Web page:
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#3 Stuart Brereton

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Posted 18 March 2015 - 05:28 PM

Wanting flares and ghosting doesn't mean you also want edge softness and anamorphic mumps. These lenses will outperform Lomos by a huge margin.


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#4 Albion Hockney

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Posted 18 March 2015 - 11:38 PM

It feels kinda cheesy to me though, new technology replicating old lens problems. Or maybe its a new modern asthetic.


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#5 Albion Hockney

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Posted 19 March 2015 - 02:48 PM

Video:

 

Mixed feelings about it.


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#6 Phil Rhodes

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Posted 19 March 2015 - 02:52 PM

Pretty. I like.


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#7 Kar Wai Ng

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Posted 19 March 2015 - 04:56 PM

I thought perhaps these would look cheesy as well, but I really do like what the Flare Sets are doing to the image. I'd be interested to know/see more about the effect of using only the front or rear flare elements vs together.


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#8 Satsuki Murashige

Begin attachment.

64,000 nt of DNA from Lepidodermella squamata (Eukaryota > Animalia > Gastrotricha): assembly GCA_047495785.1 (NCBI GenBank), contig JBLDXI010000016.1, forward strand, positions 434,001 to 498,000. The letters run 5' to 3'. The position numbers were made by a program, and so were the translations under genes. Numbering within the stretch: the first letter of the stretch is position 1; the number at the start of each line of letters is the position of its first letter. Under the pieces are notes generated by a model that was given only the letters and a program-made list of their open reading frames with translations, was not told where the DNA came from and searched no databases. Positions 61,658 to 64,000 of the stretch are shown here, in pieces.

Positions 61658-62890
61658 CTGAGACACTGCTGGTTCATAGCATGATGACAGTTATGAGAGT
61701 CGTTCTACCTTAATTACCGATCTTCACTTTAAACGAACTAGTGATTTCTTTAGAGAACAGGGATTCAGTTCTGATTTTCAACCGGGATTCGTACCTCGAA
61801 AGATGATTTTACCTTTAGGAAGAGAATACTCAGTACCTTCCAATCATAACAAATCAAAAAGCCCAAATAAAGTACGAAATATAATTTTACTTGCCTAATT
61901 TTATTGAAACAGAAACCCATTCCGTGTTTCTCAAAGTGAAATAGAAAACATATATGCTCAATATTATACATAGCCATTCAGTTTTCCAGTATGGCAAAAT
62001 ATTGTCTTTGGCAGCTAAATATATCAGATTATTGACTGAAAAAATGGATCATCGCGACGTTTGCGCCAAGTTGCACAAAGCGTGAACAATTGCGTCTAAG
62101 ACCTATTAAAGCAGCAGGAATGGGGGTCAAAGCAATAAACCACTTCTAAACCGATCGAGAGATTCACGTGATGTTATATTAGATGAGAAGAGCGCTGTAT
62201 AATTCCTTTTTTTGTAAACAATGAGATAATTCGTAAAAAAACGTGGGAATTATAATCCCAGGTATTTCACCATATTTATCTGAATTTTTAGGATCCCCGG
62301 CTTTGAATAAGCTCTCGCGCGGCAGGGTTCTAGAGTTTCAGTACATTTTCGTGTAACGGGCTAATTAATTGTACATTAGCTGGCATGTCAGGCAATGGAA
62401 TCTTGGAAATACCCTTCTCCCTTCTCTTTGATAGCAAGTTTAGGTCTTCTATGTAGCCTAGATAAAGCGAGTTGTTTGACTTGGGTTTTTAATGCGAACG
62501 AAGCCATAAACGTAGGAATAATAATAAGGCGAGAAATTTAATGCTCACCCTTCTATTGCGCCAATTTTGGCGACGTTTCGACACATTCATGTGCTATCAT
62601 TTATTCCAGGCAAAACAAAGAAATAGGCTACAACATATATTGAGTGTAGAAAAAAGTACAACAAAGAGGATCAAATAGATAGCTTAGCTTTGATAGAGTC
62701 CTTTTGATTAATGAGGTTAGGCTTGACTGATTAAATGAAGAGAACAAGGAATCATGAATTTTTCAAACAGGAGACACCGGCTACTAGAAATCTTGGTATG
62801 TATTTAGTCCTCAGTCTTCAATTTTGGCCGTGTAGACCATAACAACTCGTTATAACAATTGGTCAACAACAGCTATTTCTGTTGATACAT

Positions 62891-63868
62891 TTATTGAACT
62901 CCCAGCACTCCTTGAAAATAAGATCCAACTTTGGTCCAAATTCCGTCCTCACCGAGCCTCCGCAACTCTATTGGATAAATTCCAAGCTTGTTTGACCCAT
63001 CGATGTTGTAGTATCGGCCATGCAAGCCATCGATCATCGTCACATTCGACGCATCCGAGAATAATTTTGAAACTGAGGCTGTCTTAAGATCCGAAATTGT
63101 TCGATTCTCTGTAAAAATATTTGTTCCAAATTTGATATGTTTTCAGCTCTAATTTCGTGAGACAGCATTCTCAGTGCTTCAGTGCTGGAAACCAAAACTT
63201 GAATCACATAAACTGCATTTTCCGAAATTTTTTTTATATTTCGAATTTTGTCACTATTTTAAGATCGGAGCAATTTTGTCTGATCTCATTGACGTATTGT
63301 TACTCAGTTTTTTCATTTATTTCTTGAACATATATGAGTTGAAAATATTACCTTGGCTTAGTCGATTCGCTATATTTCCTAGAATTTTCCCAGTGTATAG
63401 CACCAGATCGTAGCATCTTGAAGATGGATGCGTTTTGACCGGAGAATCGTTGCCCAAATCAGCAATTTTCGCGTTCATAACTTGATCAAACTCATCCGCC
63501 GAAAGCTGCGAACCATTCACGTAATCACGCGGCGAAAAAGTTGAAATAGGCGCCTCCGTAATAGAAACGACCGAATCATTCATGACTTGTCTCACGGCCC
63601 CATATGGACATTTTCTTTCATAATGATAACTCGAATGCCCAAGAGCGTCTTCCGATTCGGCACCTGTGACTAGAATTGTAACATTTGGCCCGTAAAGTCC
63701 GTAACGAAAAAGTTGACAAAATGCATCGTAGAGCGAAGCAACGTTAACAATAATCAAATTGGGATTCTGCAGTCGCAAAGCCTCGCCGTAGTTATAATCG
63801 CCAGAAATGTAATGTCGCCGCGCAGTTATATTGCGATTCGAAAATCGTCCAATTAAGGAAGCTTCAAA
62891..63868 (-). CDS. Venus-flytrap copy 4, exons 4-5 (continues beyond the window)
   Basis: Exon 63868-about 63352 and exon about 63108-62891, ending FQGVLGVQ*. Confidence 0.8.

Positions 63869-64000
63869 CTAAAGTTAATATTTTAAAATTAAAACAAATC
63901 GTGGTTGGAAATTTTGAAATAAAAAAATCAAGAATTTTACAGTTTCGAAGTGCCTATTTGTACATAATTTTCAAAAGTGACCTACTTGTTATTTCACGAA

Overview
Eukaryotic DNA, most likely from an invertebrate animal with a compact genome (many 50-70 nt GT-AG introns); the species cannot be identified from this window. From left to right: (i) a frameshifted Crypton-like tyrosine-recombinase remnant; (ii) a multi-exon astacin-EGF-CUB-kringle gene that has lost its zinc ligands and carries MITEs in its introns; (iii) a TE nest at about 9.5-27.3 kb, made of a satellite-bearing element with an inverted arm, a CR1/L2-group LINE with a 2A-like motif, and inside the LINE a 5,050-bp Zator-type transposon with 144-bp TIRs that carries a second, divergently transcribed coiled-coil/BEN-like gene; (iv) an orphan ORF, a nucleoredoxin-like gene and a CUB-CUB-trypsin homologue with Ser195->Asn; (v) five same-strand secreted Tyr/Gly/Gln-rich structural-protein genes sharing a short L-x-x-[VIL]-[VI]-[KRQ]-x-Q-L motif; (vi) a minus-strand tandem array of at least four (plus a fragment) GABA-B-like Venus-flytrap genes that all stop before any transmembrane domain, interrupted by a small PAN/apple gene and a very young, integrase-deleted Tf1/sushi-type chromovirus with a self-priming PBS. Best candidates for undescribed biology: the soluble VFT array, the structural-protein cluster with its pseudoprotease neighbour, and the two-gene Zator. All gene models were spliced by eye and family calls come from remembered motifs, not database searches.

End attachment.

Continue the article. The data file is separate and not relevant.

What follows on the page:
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Posted 20 March 2015 - 02:10 AM

Meh. The Master Anamorphics were designed to be modern looking - contrasty and highly corrected. Just removing some coatings feels like an afterthought, like adding salt on top of a finished cake to make it less sweet.

Personally, I don't much like flares on modern high contrast lenses, the trade-off of more global contrast for harder-edged, more-defined flares makes them feel more obviously two-dimensional and thus artificial. I prefer when lens flares and other lens artifacts blend with the image in a more seamless way, creating the illusion of a surreal scene in front of the lens, instead of being created entirely by the lens. Lower contrast helps hide the seams.
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#9 Adrian Sierkowski

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Posted 20 March 2015 - 03:08 AM

I'm kinda Meh on that video honestly; though in truth it may just be they aren't really showing it well. Truth be told, though in a pragmatic way, it's a brilliant idea. It just remains to be seen if they can produce a lense with more personality than a german waiting room-- I personally feel all the new-er zeiss glass, while wonderful in a technical way, is lacking in emotive power. I wish i could explain that better, but I can't. Maybe I'm just too in love with the Cooke Look.


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#10 Albion Hockney

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Posted 20 March 2015 - 12:10 PM

Yep, feels too artifical is my feeling. I think the right project it could work and the idea that flares arn't just a deffect to embrace but literally another tool is a new way of looking at things if that makes sense.


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#11 John Miguel King

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Posted 04 April 2015 - 02:44 AM

Magnificent glass with or without the flare elements. I worked with the standard version a couple of weeks ago. They come straight from awesomeness-Valhalla.